Newspaper article Pittsburgh Post-Gazette (Pittsburgh, PA)

Weed-Eating Goats for Hire?

Newspaper article Pittsburgh Post-Gazette (Pittsburgh, PA)

Weed-Eating Goats for Hire?

Article excerpt

Goats can't legally reside in Pittsburgh - yet - but a number of people want them as regular visitors. And an entrepreneur hopes to fulfill that wish.

Carrie Pavlik of Allentown, 30, is starting Steel City Grazers, a goats-for-hire business to put the animals to work clearing overgrowth.

She is trying to raise $40,000 at by March 23 to buy equipment and livestock to be ready for work by summer. She will house the herd legally outside city limits but close enough to keep transportation costs down, she said.

There is no city policy on the use of goats as eco-stewards, but the city is inching closer to allowing urban goat keeping.

On Tuesday and on March 24, planners will present the Planning Commission with revisions to zoning regulations, "which would allow people for the first time to keep goats in the city," said Andrew Dash, assistant director of strategic planning. The proposal would limit dwarf goats to small lots.

Last summer, an Alcoa Foundation grant paid for a Tree Pittsburgh pilot project in Polish Hill. Saxonburg goat farmer Erik Schwalm brought his herd to thin vegetation on a slope in West Penn Park. It was a good demonstration of how goats can be good eco-stewards, said Tree Pittsburgh's executive director Danielle Crumrine. The city installed temporary fencing.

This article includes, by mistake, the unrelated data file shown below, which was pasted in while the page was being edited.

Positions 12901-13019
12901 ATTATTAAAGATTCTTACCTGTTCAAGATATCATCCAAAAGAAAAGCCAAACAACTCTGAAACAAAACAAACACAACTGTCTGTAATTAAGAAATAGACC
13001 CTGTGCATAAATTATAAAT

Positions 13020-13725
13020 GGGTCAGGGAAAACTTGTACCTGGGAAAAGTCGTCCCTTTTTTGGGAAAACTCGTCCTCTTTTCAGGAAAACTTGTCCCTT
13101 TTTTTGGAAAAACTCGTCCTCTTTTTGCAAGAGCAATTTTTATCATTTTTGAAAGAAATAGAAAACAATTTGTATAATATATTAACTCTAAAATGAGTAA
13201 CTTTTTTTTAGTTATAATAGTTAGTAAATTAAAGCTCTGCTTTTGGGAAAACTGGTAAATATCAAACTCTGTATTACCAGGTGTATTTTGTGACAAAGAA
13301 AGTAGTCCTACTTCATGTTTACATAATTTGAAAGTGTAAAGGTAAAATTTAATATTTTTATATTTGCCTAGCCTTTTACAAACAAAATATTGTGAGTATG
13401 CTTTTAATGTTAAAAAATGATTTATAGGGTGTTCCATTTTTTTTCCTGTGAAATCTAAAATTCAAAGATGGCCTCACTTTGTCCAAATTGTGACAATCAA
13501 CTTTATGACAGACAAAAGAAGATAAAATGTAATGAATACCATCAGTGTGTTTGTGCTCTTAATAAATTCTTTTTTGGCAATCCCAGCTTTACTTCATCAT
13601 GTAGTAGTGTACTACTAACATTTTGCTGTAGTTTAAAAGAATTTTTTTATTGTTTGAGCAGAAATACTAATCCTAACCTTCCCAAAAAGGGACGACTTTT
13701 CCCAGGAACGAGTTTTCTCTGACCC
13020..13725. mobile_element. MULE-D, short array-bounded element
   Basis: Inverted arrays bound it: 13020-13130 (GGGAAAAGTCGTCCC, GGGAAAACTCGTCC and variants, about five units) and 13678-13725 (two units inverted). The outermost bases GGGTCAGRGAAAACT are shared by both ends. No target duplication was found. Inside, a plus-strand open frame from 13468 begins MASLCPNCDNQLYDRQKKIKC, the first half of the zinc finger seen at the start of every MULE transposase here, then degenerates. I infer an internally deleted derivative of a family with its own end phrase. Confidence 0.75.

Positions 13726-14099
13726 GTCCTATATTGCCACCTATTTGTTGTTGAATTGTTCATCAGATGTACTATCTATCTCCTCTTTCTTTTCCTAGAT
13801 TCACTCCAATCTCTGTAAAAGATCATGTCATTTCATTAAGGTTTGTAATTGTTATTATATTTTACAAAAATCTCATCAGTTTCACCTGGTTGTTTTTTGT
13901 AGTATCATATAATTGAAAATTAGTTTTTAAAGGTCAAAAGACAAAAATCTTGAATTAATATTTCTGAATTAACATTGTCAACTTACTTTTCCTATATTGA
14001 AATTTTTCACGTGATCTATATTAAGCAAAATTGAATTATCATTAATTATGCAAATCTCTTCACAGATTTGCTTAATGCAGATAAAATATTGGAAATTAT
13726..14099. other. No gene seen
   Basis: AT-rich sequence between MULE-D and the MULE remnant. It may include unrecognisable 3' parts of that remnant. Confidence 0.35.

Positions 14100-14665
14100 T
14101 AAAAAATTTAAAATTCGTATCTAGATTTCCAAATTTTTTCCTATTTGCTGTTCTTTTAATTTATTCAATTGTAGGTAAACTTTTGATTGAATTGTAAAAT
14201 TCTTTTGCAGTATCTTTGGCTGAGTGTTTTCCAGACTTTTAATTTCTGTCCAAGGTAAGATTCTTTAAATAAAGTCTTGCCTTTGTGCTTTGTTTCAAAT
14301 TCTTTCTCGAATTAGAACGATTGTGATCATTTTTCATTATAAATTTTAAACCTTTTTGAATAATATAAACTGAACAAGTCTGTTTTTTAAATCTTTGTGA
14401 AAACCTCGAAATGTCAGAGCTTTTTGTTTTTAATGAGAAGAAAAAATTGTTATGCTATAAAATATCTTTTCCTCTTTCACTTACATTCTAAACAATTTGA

Mr. Schwalm said so few enterprises exist in the region that there is no well-established rate. He charged $400.

Maryland-based Eco-Goats was for several years the only company available, but increasingly throughout the country, the U.S. Fish and Wildlife Service, the U.S. Forestry Service, municipalities, institutions, nonprofits and landowners have hired goats to control overgrowth.

Ms. Pavlik lived among farm animals when she served in the Peace Corps in Zambia and established bees and chickens on her property in Allentown when she returned.

She said Tree Pittsburgh's Polish Hill event last summer inspired her to go into the goat business.

"I hope to start with around 10, possibly increasing that to 20 the next year," she said.

Using goats for weed control eliminates the need for pesticides. Goats fertilize the soil as they work and mash seeds they eat, making them non-viable for future growth when they defecate. …

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